Economic Inequality, Subjective Well-being, and American Altruism: An Experimental Investigation

Last registered on July 10, 2023


Trial Information

General Information

Economic Inequality, Subjective Well-being, and American Altruism: An Experimental Investigation
Initial registration date
July 01, 2023

Initial registration date is when the trial was registered.

It corresponds to when the registration was submitted to the Registry to be reviewed for publication.

First published
July 10, 2023, 9:29 AM EDT

First published corresponds to when the trial was first made public on the Registry after being reviewed.



Primary Investigator

Illinois Wesleyan University

Other Primary Investigator(s)

Additional Trial Information

Start date
End date
Secondary IDs
Prior work
This trial does not extend or rely on any prior RCTs.
This study employs a randomized control experiment featuring a dictator game and a representative participant pool (n=600) to establish the causal effect of information on inequality perception and altruistic behavior. The results show mixed effects of the information intervention on voluntary giving at the aggregate level. A closer investigation reveals that unlike with control subjects, the provision of inequality information encourages treated subjects to give more to an unknown non-profit organization but less to a random stranger, suggesting a stronger degree of institutional trust relative to interpersonal trust. Exposure to inequality statistics is also found to lower subjective well-being among the treatment group. Across multiple quantitative and qualitative belief measures, women generally feel more strongly about income and wealth inequalities and about public policies aimed at inequality reduction than men do. Interesting differences are also documented across political, racial, and other spectra.
External Link(s)

Registration Citation

Nguyen, Hieu. 2023. "Economic Inequality, Subjective Well-being, and American Altruism: An Experimental Investigation." AEA RCT Registry. July 10.
Sponsors & Partners



Experimental Details


Intervention Start Date
Intervention End Date

Primary Outcomes

Primary Outcomes (end points)
Quantitative: average donations in each group.
Qualitative: subjective well-being, overall attitudes toward inequality and public policy targeting inequality reduction, and other outcomes.
Primary Outcomes (explanation)

Secondary Outcomes

Secondary Outcomes (end points)
Secondary Outcomes (explanation)

Experimental Design

Experimental Design
1. After asking some basic demographic questions, the survey proceeds to elicit all subjects’ beliefs about the current levels of income and wealth inequalities in the US.

2. The subject pool is then split into two groups. The treatment group is informed of the correct answers to all belief-elicitation questions, whereas the control group does not receive this information. "Treated” participants are also asked to reinsert the correct answers before they can proceed.

3. Respondents in both the treated and control groups are then asked several questions about income trends, wealth concentration patterns, public policy, and economic mobility matters.

4. All respondents are given some “house money” (separate from the original show-up fee) and asked to complete two final tasks that simulate a simple dictator game and have direct pecuniary implications.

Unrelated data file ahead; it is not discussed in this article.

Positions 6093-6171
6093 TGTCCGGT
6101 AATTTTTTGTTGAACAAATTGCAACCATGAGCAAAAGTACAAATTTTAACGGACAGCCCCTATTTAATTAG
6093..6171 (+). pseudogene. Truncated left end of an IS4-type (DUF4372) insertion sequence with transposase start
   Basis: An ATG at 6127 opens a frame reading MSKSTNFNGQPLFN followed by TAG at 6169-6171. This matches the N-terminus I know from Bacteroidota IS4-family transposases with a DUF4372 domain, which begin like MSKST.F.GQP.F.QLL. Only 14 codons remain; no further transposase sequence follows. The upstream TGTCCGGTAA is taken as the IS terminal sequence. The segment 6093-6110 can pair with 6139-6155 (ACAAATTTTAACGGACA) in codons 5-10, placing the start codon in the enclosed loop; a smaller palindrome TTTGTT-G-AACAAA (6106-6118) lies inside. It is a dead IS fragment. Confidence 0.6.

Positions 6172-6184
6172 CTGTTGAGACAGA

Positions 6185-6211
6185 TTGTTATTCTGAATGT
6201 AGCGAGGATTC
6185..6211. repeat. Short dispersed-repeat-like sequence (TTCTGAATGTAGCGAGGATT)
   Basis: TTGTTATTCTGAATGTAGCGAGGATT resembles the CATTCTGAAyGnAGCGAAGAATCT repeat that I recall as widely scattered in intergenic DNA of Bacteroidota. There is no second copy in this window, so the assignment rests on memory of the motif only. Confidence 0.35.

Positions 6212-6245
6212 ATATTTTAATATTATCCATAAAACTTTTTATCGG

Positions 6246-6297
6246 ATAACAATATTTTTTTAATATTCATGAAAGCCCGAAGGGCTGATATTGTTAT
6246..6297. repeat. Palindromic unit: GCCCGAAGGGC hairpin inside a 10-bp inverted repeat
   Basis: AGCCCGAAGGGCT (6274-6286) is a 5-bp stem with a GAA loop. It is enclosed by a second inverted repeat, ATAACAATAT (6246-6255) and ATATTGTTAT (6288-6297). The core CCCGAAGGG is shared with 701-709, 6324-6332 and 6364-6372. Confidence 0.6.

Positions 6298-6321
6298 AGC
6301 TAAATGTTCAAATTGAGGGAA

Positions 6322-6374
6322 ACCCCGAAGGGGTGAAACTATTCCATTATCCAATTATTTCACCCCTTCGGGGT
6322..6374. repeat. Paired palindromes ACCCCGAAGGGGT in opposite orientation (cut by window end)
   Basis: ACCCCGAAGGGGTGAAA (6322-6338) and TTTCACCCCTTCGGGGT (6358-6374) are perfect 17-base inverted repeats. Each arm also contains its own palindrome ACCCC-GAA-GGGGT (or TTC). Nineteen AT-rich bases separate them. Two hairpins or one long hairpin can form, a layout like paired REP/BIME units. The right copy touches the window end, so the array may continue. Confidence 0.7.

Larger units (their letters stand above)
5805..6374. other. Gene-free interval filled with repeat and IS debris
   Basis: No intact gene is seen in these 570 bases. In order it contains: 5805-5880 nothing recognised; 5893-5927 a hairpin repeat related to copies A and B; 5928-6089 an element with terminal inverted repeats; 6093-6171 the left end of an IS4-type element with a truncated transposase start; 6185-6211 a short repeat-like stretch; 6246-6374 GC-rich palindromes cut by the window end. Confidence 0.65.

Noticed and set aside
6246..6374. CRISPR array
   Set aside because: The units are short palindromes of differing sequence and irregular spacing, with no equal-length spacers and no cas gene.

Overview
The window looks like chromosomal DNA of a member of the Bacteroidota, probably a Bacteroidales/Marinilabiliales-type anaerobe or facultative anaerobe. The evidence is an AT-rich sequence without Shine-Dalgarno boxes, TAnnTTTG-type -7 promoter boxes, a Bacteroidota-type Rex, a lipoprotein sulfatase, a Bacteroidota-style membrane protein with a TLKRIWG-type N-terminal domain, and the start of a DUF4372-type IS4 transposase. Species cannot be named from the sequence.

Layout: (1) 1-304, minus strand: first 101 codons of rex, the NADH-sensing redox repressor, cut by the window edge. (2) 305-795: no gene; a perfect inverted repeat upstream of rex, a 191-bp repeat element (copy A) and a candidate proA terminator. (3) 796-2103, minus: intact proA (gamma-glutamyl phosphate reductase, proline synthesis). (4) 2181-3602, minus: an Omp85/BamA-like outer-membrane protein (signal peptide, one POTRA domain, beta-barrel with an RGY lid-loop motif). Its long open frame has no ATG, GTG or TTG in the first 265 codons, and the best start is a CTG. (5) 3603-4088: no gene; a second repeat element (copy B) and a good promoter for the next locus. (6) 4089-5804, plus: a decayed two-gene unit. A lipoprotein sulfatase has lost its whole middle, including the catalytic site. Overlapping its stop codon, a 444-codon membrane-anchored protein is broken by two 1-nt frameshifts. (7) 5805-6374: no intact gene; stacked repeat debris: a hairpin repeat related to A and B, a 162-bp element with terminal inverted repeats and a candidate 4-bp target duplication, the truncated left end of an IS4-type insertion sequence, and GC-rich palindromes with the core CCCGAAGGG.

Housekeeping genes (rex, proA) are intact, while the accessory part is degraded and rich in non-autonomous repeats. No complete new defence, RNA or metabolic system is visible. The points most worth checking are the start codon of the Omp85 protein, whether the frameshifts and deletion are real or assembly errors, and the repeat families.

5. Finally, all subjects are asked to provide a written response to an open-ended question.
Experimental Design Details
Randomization Method
Determined through Prolific's algorithm.
Randomization Unit
Was the treatment clustered?

Experiment Characteristics

Sample size: planned number of clusters
Sample size: planned number of observations
Sample size (or number of clusters) by treatment arms
301 in control group; 299 in treatment group.
Minimum detectable effect size for main outcomes (accounting for sample design and clustering)
Only the average total donation in each post-treatment behavioral task was considered for the power calculation. The objective was to see if there was any difference in giving between the treated and control groups. I hypothesized that the average contribution among the control group was 50 points (i.e., one third of the maximum 150 points). Assuming equal standard deviations of 40 points for both groups and a difference in average donations of 10, 15, 20, and 25 between the groups, a two-sample t-test with power 80% and type-1 error rate 5% requires a minimum sample size of 506, 226, 128, and 84, respectively. No other quantitative and qualitative post-treatment outcomes were examined in the power analysis.

Institutional Review Boards (IRBs)

IRB Name
Illinois Wesleyan University's Institutional Review Board
IRB Approval Date
IRB Approval Number


Post Trial Information

Study Withdrawal

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Is the intervention completed?
Intervention Completion Date
September 30, 2022, 12:00 +00:00
Data Collection Complete
Data Collection Completion Date
September 30, 2022, 12:00 +00:00
Final Sample Size: Number of Clusters (Unit of Randomization)
600 individuals.
Was attrition correlated with treatment status?
Final Sample Size: Total Number of Observations
600 individuals.
Final Sample Size (or Number of Clusters) by Treatment Arms
301 individuals in control group; 299 individuals in treatment group.
Data Publication

Data Publication

Is public data available?

Program Files

Program Files
Reports, Papers & Other Materials

Relevant Paper(s)

Reports & Other Materials